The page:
http://www.digitaljournal.com/article/309057

U.S. debt ceiling talks appear to be falling apart

Posted Jul 12, 2011 by Michael Krebs
As the August 2 deadline gets closer, it now appears that the partisan divide over the national debt ceiling between President Obama and his Democratic allies in Congress and Republican lawmakers is widening.
President Barack Obama.
President Barack Obama.
The White House/flickr
The debt ceiling talks between President Obama and the Republican congressional leadership appear to be running into significant disorder, with top GOP legislators accusing the president of leading with tax increases and with threats emerging that Social Security checks could be halted.
Senate Minority Leader Mitch McConnell expressed his frustration with President Obama, saying the White House lacked a tangible plan.
"In my view the president has presented us with three choices," McConnell (R-KY) said, according to a USA Today report. "Smoke and mirrors, tax hikes, or default."
McConnell and his Republican colleagues were not comfortable with those choices.
"Republicans choose none of the above," McConnell said. "I had hoped to do good; but I refuse to do harm."
President Obama sought to frame the debt ceiling debate in terms that senior citizens could appreciate, threatening to stop Social Security checks should the debt discussions fail to produce an outcome before the August 2 deadline, the Los Angeles Times reported.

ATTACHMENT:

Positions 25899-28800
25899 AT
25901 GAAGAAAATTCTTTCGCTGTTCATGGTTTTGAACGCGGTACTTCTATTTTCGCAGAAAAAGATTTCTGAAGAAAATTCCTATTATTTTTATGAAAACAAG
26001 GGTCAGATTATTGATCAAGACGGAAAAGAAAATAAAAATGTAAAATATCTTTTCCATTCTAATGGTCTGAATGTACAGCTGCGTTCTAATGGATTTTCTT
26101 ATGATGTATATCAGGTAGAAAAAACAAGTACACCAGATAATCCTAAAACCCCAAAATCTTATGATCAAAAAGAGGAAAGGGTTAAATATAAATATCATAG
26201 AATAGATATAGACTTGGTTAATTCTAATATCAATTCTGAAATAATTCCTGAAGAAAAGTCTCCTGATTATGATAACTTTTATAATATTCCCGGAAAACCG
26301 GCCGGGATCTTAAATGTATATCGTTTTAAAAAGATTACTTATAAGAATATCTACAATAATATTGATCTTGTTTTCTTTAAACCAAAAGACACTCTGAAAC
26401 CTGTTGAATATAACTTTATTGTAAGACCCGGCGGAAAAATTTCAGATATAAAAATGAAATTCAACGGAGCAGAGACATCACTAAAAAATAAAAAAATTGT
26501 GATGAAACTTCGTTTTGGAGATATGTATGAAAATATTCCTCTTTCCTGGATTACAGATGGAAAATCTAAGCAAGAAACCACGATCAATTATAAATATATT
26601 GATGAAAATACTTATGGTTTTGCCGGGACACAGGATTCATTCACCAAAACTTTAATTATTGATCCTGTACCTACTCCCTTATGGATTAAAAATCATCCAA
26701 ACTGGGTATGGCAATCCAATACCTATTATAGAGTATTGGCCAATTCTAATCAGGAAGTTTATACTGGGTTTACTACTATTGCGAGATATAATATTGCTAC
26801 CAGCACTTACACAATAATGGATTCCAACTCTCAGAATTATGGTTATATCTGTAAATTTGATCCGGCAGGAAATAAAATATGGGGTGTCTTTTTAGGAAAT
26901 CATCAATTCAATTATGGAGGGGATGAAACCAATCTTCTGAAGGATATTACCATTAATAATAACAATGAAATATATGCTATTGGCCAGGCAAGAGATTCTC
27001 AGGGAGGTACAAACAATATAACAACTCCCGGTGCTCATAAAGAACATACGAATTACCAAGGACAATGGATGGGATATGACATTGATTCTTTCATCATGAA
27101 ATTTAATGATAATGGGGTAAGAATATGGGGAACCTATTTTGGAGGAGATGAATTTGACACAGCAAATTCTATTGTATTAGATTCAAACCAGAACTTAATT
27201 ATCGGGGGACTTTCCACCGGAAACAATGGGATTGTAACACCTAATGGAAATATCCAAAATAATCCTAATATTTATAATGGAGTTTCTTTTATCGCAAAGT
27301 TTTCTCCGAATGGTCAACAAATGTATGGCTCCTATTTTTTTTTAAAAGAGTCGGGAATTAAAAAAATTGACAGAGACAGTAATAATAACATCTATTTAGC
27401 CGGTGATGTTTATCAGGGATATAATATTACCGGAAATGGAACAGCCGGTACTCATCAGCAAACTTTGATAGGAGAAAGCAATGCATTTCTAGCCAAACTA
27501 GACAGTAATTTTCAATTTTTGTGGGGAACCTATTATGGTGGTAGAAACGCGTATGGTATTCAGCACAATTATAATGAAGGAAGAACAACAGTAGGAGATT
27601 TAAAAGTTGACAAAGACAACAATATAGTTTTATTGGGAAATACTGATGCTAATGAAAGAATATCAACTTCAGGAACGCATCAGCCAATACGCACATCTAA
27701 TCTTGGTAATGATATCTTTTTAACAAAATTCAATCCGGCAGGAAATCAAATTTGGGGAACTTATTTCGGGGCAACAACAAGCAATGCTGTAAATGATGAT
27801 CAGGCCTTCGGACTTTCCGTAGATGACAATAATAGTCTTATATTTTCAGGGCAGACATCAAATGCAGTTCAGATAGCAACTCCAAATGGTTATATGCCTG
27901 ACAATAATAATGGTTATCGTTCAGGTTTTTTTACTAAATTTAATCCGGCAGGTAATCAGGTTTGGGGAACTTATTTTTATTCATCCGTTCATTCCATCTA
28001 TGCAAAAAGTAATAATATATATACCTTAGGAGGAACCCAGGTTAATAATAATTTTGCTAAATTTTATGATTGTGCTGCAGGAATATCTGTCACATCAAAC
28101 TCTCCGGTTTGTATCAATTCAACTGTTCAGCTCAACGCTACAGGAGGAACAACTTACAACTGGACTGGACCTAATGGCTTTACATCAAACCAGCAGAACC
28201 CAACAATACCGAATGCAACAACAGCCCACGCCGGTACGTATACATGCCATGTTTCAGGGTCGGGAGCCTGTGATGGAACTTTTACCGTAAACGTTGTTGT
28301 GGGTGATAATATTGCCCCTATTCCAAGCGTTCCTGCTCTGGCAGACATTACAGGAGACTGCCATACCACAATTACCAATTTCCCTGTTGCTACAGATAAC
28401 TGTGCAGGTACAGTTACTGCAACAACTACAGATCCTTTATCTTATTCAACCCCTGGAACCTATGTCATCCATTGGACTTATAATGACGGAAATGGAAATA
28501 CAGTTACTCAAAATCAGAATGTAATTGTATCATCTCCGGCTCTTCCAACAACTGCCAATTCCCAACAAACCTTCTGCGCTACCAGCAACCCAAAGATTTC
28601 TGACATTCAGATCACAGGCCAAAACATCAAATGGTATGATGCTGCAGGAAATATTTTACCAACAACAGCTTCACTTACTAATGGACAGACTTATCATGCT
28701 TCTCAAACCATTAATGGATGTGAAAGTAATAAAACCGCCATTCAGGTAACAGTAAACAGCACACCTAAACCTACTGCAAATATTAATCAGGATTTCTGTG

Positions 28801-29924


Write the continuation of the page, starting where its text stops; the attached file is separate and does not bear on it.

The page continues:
"I cannot guarantee that those checks go out on August 3rd if we haven't resolved this issue. Because there may simply not be the money in the coffers to do it," Obama said in a CBS News interview that is scheduled to air on Tuesday night.
Obama further embellished on his warning, saying that “this is not just a matter of Social Security checks. These are veterans' checks, these are folks on disability and their checks. There are about 70 million checks that go out."
But House Speaker John Boehner sees the issue as squarely a White House matter.
"This debt limit increase is his problem," Boehner said, USA Today reported. "I think it's time for him to lead by putting his plan on the table, something that the Congress can pass."